PTIS concluded in research conducted for the Paperboard Packaging Alliance during 2003 and 2004 that evolving strategies for private-label products offer paperboard packaging growth possibilities on several levels. Materials suppliers that achieve the best results will be those that understand private label’s evolution and integrate the value chain early on in package development. They will also understand how packaging decisions are made for private-label, and where and how retailers need help.

Key findings

These topline takeaways emerged from the study about paperboard packaging and private-label products:

* Successful strategies will require new relationships, from design concept to product delivery at the store. Suppliers are in a position to harness diverse sets of knowledge that, when brought together, can deliver the best possible package. For example, retailers understand the consumer as a shopper but not as a product user. Consumer packaged goods companies (CPGs) understand the consumer as a product user but not as a shopper.

* Retailers who are growing store brands often lack the sophisticated marketing departments of CPGs. When paperboard is the right packaging material for a particular product, paperboard manufacturers can speak to retailers from experience about optimum combinations of materials and other essential factors in package development.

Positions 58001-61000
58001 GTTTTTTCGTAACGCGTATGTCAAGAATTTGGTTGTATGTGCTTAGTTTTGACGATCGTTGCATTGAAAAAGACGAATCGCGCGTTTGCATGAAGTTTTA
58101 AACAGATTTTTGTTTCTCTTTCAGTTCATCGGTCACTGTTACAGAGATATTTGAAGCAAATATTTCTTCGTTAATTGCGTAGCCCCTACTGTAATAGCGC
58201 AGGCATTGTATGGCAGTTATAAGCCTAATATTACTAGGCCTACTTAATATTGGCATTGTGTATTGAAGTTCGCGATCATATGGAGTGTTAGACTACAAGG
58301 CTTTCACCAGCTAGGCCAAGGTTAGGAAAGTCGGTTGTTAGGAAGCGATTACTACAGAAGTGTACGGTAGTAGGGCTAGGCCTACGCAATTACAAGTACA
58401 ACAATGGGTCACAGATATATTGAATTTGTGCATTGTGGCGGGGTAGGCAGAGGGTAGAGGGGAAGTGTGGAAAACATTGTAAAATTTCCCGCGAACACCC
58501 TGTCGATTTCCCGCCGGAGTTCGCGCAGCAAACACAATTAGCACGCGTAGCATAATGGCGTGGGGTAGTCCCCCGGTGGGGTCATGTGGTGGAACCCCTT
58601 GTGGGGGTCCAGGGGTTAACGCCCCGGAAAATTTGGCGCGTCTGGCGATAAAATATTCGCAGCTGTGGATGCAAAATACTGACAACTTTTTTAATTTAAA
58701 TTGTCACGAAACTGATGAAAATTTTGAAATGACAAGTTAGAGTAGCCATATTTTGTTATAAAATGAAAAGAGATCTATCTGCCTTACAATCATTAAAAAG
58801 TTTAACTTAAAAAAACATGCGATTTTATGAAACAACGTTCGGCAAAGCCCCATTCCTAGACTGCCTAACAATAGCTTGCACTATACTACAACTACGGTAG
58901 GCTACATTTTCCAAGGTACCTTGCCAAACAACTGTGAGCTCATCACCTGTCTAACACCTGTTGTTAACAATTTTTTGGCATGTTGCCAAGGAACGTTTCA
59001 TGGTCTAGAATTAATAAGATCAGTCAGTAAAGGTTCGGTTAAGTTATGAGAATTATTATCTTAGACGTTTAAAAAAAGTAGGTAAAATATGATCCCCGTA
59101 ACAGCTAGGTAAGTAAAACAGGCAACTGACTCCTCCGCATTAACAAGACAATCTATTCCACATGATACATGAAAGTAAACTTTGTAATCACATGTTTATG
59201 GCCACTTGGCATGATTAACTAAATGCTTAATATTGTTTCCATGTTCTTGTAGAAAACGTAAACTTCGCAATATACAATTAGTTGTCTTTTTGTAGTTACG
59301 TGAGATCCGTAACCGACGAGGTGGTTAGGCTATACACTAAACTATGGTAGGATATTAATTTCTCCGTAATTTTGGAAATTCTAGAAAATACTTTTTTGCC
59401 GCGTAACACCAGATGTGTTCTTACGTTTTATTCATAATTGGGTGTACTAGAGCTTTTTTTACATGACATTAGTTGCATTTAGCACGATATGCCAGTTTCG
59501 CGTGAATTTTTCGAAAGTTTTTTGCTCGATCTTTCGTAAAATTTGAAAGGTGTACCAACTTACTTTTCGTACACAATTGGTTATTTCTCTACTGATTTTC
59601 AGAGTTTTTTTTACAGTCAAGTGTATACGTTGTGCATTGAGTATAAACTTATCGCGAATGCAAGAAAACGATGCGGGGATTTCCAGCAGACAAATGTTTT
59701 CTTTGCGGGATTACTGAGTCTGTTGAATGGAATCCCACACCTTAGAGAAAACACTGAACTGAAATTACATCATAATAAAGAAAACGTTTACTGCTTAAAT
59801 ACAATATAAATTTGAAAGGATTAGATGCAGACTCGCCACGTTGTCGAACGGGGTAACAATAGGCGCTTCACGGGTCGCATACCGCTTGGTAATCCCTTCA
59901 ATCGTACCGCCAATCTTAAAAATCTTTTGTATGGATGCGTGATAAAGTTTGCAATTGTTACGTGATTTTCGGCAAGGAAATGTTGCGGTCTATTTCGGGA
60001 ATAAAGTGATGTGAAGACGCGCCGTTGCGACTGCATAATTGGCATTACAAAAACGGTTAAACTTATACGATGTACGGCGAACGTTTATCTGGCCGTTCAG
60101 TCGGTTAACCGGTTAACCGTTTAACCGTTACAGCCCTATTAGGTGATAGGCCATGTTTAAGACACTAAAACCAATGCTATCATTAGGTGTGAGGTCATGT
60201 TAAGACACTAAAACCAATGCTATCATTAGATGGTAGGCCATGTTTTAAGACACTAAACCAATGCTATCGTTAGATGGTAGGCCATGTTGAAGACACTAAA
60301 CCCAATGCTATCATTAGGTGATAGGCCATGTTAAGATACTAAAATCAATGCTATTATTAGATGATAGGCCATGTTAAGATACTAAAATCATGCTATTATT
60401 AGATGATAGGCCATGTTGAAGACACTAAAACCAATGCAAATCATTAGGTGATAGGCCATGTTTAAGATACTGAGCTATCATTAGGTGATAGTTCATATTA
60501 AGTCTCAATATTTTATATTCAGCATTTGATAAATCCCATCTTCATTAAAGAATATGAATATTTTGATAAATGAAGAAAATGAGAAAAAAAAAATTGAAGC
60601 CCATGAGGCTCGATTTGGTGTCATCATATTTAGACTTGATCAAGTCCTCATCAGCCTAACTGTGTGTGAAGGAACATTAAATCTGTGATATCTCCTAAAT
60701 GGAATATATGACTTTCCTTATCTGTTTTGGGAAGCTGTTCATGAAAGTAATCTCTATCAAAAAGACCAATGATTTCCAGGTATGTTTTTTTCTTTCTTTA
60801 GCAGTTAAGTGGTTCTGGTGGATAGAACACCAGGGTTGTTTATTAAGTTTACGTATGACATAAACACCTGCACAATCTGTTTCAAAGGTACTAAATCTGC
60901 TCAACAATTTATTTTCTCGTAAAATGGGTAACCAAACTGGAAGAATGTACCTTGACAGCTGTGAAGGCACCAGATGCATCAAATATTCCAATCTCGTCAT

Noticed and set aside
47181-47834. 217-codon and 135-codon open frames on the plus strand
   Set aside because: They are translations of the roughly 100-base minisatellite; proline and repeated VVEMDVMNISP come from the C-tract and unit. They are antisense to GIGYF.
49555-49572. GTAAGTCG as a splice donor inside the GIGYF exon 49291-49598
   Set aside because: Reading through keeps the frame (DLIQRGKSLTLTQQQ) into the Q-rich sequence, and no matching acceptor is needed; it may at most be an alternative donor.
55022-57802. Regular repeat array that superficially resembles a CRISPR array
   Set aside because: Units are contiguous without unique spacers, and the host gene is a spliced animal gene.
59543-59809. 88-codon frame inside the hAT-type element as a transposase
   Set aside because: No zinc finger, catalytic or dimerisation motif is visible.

* Convenience presents a major packaging opportunity. Beyond easy opening and carrying, convenience means the package has to be easily identified in the store. Retailers mentioned that too many packages blend together on store shelves.

* Package sizes, label information, and senior-friendly package designs are areas in which retailers want to see improvement.

Seeking a dialogue

In order to meet these challenges, it is necessary to understand what is occurring on two fronts in private-label—in package development and in the store. In package development, private-label brand owners and their co-packers often face complex production-line challenges, and a paperboard company can provide key insights that enable it to act as an information hub by simplifying communications. This suggestion comes from Tony Petrelli, PPA co-chairman and vice president of marketing and business development at Caraustar.

To which Connie Sivillo, director of customer business development at Sonoco, adds, “We need to understand the overall trends. If we don’t, we won’t stay at the forefront of innovation.”

Sivillo speaks from experience on the CPG side of private-label. She stresses that materials suppliers need to develop partnerships that span the supply chain.

However, Gary Miller, director of marketing at [b]Rock-Tenn[n], observes that the partnership usually excludes the board suppliers in the early stages of package development, when design decisions are made. Miller poses this challenge to retailers developing store-brand products: